Past Reviews

Regional Reviews: Seattle

National Tour
Review by David Edward Hughes

Caroline Innerbichler
Photo by Deen van Meer
Disney Theatrical Productions' Frozen is just about at 800 performances on Broadway and now boasts a sparkling touring production, which made a two-month appearance in Los Angeles and is now gracing the Paramount Theatre here in Seattle. More than any other screen-to-stage Disney musical, Frozen has the feeling of an extended dark-ride at a Disney park interwoven with a Broadway musical.

Director Michael Grandage takes a firm grip on the reins of this show, which features a solidly well-crafted book by Jennifer Lee (who wrote the screenplay for the animated film), Kristen Anderson-Lopez and Robert Lopez' songs from the film score (including the Oscar winning best song "Let It Go"), plus a dozen more they wrote for Broadway and one new song for the tour, "I Can't Lose You."

The story itself, inspired by Hans Christian Andersen's "The Snow Queen," follows two princesses, Elsa and her younger sister Anna, from Arendelle, a Norwegian-inspired kingdom. As children, Anna, who has the gift to control ice and snow, accidentally injures Anna while playing, leading their parents to close off the castle to protect Arendelle and to separate the girls within its walls. During Elsa and Anna's teen years, King Agnarr and Queen Iduna are lost at sea. At Elsa's coronation, Anna is swept off her feet by Hans, a handsome prince from the southern isles, and she agrees to an engagement. Elsa is wary and forbids their union, then Anna accidentally exposes her sister's powers to the kingdom. Elsa runs away and creates an ice palace, not realizing she has left Arendelle in a perpetual winter.

Anna sets off to find Elsa, along with Kristoff, an ice harvester, his loyal reindeer Sven, and a magical snowman named Olaf. The balance of the story concerns the sisters' struggles to come together, defeat an unexpected adversary, and remove Arendelle from deep-freeze. A lot of story, a load of songs—and maybe a bit overlong for some wee folk and others, though at two hour plus intermission it's shorter and less padded than similar shows.

Caroline Bowman as Elsa makes a strong impression vocally on "Let it Go," "Dangerous to Dream," and her act two showcase ballad "Monster," and she layers her performance with strength, pathos and bravado. Caroline Innerbichler as Anna is just as strong, endowing her role with goofiness, good-heartedness, and just plain finesse. The pair are utterly believable as sisters, and "I Can't Lose You" proves a very worthy addition to the story, giving the actresses a great moment to reconnect after much time apart. Their counterparts (on opening night) Jaiden Klein (Young Elsa) and Arwen Monzon-Sanders (Young Anna) are charming and the transition between the two pairs is perfectly handled during "For the First Time in Forever."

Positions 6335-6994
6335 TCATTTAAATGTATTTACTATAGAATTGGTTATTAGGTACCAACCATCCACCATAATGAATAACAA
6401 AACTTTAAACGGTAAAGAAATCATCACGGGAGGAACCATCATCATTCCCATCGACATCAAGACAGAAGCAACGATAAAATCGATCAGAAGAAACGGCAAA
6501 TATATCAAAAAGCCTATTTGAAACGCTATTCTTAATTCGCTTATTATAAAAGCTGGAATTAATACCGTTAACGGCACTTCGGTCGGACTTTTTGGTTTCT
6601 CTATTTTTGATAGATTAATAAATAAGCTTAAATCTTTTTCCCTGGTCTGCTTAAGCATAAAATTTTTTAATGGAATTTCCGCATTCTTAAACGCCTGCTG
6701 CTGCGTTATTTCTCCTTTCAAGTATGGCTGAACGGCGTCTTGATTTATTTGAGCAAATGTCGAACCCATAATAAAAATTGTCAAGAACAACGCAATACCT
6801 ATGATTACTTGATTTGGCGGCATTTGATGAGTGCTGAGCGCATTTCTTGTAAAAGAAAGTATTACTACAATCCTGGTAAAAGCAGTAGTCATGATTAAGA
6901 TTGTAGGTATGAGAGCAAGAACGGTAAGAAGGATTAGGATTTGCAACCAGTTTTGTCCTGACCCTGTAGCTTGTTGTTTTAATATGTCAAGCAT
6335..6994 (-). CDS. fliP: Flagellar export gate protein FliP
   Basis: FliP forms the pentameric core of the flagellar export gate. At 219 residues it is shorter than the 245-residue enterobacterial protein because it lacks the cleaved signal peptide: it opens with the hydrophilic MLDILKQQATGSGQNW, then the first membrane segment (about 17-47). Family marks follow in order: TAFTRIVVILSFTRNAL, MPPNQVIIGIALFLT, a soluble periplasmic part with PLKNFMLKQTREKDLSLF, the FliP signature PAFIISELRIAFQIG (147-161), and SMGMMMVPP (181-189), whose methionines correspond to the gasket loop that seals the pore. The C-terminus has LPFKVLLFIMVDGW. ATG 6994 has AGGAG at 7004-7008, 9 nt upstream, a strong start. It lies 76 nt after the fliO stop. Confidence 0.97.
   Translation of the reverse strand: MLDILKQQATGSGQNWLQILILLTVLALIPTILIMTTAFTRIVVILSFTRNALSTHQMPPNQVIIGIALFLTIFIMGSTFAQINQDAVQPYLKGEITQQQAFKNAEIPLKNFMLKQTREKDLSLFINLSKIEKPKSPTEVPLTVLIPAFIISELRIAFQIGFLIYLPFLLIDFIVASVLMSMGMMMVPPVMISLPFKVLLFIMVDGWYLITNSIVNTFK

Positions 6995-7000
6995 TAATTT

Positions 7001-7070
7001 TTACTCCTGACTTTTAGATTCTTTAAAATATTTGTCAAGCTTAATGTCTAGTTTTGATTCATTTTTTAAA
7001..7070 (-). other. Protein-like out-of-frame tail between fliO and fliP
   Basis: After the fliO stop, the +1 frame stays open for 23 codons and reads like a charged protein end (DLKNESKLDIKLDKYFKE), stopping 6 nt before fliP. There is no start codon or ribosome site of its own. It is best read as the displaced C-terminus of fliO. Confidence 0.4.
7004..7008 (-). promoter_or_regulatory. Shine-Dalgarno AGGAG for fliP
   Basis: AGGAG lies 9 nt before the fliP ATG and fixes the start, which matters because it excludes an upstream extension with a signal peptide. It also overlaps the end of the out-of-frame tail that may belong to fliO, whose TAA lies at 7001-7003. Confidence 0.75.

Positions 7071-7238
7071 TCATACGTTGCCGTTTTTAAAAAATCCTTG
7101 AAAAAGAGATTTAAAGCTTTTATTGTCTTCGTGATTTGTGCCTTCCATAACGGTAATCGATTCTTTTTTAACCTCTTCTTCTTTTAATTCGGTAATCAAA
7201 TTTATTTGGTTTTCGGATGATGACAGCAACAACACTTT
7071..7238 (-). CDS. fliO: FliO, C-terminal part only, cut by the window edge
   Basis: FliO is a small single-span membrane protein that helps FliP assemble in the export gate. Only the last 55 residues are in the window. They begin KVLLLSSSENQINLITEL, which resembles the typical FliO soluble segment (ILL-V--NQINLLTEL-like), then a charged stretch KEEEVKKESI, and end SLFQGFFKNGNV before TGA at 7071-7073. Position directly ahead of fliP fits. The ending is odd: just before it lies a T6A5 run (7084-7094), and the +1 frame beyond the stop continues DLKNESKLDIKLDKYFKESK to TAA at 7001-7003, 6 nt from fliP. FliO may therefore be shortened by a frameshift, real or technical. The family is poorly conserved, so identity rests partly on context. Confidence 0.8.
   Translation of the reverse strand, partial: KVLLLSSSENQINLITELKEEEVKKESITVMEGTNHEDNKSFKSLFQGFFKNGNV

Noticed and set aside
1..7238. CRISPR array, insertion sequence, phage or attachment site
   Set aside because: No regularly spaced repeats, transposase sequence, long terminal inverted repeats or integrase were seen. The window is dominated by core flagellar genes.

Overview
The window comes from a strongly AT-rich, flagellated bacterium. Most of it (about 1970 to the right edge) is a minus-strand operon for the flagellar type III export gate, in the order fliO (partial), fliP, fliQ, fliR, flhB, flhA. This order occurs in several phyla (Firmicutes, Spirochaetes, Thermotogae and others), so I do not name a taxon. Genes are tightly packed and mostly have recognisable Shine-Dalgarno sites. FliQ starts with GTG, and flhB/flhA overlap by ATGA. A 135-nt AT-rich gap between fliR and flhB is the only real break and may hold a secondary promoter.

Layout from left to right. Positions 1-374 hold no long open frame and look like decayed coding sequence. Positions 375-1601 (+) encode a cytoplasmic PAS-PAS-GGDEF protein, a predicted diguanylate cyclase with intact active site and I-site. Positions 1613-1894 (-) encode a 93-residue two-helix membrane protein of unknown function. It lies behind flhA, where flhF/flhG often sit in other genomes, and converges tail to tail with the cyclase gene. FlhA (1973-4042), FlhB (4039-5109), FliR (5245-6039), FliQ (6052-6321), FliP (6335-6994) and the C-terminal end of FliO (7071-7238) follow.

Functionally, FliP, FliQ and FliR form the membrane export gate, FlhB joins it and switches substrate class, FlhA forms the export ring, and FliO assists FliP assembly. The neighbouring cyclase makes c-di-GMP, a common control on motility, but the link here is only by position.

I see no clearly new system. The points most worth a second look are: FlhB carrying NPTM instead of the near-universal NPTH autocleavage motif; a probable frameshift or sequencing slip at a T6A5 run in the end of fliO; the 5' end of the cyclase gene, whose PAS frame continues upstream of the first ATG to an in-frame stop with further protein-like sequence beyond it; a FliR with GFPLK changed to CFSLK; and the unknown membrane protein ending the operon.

Mason Reeves makes a most congenial impression as Kristoff, whether solo ("Reindeer(s) Are Better than People"), playing beautifully off both Anna (their duet "What Do You Know About Love?" is a highlight) and Sven the Reindeer (played on opening night by the sterling Evan Strand), and his notable dance skills are shown often handsomely in the act two number "Colder by the Minute" with the ensemble. As Prince Hans, Austin Colby portrays a charming rake in the best Jack Cassidy tradition in his introductory solo "Hans of the Southern Isles" and with Ms. Innerbichler on "Love Is an Open Door."

F. Michael Haynie combines wonder vocals with perfect puppetry as Olaf, especially on his delightful solo "In Summer." Michael Milkanin as Oaken, the shopkeeper Anna and company meet on their travels, manages to kick act two off in high-gear with a nonsense-word song (in the best Sherman Brothers tradition) called "Hygge." Jeremy Morse is a snarky, simpering delight (and a damn good dancer) as the vacuous Duke of Weselton, and Tyler Jimenez and Brit West as Pabbie and Bulda, leaders of the Hidden People, rock the house in "Fixer Upper." The full ensemble of this company is extraordinary.

Choreographer Rob Ashford delivers some of his best work on this huge, demanding show. The set and costume designs by Christopher Oram are opulent and in perfect sync with Natasha Katz' excellent lighting design. Peter Hylenski's sound design mostly manages the task of providing the large Paramount Theatre audience with balanced and crisp audio. Special effects designer Jeremy Chernick and video designer Finn Ross have made sure all the Disney pizzazz and Imagineering are in full force, and hearty kudos to puppet designer Michael Curry for bringing Olaf to physical life. Music supervision and arrangements by Stephen Oremus and orchestrations by David Metzger deliver ear candy at its richest, and I offer a hearty shout-out to our hometown heroine, musical director Faith Seetoo, for her mellifluous artistry.

Frozen runs through March 1, 2020, at the Paramount Theatre, 9th and Pine, Seattle WA. For showtimes, tickets and other information, visit Seattle Theatre Group online at For more information on the tour, visit

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